Communities and the local government of Balabac—the southernmost municipality of Palawan province—agreed on conservation actions to protect their two prominent wild fauna: the saltwater crocodiles and the endangered Philippine mouse-deer, which is endemic to the islands of Balabac.
At the consultation and planning workshop held in Balabac and facilitated by the Protect Wildlife project and Palawan Council for Sustainable Development, wildlife experts from Palawan Wildlife Rescue and Conservation Center, Crocodylous Porosus Philippines, and De La Salle University presented the results of population studies for both saltwater crocodiles and the mouse-deer. They explained before community members, government officials, indigenous groups and law enforcement units how human-induced threats, such as encroachment into crocodile territories, hunting, and deforestation in mouse-deer habitats, are driving the frequent crocodile attacks in Balabac and the declining population of the mouse-deer. They also emphasized the importance of crocodiles in promoting nutrient flows necessary for fisheries, and how removing crocodiles from the wild can create imbalance in their territories and further aggravate human-crocodile conflicts.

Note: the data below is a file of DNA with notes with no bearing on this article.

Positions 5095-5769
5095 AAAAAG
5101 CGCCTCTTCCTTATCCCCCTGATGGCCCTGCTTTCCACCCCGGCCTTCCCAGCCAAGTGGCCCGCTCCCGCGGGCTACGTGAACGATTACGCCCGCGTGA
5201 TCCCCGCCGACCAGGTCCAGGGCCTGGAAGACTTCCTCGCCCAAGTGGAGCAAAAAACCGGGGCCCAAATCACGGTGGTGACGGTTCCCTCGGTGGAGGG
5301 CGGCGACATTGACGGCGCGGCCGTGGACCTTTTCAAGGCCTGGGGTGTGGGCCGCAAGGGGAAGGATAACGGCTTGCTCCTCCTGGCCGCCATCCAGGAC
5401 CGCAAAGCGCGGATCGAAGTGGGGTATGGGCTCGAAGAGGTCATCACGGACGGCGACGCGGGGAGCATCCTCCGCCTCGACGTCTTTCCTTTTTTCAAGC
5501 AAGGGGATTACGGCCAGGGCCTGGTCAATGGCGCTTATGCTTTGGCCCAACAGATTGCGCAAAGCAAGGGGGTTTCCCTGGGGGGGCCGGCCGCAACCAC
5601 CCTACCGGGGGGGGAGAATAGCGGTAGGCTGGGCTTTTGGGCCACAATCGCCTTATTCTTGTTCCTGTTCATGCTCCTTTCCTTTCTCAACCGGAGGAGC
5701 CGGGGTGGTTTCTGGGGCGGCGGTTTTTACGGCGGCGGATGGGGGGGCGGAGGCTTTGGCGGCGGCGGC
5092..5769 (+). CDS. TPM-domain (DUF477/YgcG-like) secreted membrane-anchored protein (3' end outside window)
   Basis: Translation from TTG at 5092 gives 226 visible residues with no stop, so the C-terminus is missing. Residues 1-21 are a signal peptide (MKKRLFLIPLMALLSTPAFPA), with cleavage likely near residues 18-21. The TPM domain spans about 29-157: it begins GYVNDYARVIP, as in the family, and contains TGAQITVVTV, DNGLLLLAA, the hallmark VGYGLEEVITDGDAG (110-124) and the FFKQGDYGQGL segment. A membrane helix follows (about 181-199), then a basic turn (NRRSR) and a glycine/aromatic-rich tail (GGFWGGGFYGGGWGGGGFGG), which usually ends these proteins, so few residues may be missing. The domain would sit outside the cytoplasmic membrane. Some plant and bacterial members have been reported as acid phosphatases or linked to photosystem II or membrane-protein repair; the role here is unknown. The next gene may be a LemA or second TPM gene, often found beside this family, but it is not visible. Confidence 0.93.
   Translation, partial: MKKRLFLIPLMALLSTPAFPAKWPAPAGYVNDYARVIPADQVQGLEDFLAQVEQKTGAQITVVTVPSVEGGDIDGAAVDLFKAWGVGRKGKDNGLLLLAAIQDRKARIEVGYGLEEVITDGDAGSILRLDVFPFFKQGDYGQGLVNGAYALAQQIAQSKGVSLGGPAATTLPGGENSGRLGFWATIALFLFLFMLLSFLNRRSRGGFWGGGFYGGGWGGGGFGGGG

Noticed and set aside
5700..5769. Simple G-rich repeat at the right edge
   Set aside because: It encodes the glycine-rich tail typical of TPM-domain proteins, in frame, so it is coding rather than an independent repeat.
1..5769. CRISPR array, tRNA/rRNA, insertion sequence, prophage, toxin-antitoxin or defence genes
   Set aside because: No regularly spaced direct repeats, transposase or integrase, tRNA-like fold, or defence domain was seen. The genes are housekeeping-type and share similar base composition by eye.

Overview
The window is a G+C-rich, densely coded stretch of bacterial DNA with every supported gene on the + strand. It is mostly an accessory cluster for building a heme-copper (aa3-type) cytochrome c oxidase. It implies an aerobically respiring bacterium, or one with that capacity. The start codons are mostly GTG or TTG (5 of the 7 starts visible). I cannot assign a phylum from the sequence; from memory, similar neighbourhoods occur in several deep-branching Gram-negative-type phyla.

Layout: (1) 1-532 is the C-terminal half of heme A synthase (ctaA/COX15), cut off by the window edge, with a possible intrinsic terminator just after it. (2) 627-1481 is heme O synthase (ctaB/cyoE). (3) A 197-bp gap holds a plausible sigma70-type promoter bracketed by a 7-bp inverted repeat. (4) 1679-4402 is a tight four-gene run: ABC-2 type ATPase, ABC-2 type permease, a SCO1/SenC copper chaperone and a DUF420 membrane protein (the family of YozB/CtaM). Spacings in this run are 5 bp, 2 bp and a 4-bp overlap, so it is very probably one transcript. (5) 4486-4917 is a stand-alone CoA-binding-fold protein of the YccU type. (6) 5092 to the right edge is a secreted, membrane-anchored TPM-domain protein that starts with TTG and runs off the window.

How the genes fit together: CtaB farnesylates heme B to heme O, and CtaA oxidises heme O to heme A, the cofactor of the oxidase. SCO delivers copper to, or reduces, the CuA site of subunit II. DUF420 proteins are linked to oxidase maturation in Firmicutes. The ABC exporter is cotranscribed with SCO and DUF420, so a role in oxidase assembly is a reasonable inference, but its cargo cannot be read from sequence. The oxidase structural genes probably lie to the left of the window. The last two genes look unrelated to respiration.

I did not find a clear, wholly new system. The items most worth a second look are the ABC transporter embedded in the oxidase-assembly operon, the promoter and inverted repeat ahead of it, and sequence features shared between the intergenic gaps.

Driven by the renewed appreciation for their local wildlife, the participants worked on draft action plans for both species, including steps to declare local conservation areas in Balabac and ordinances that would strengthen protection of wildlife habitats. (PWP/ Lawrence San Diego)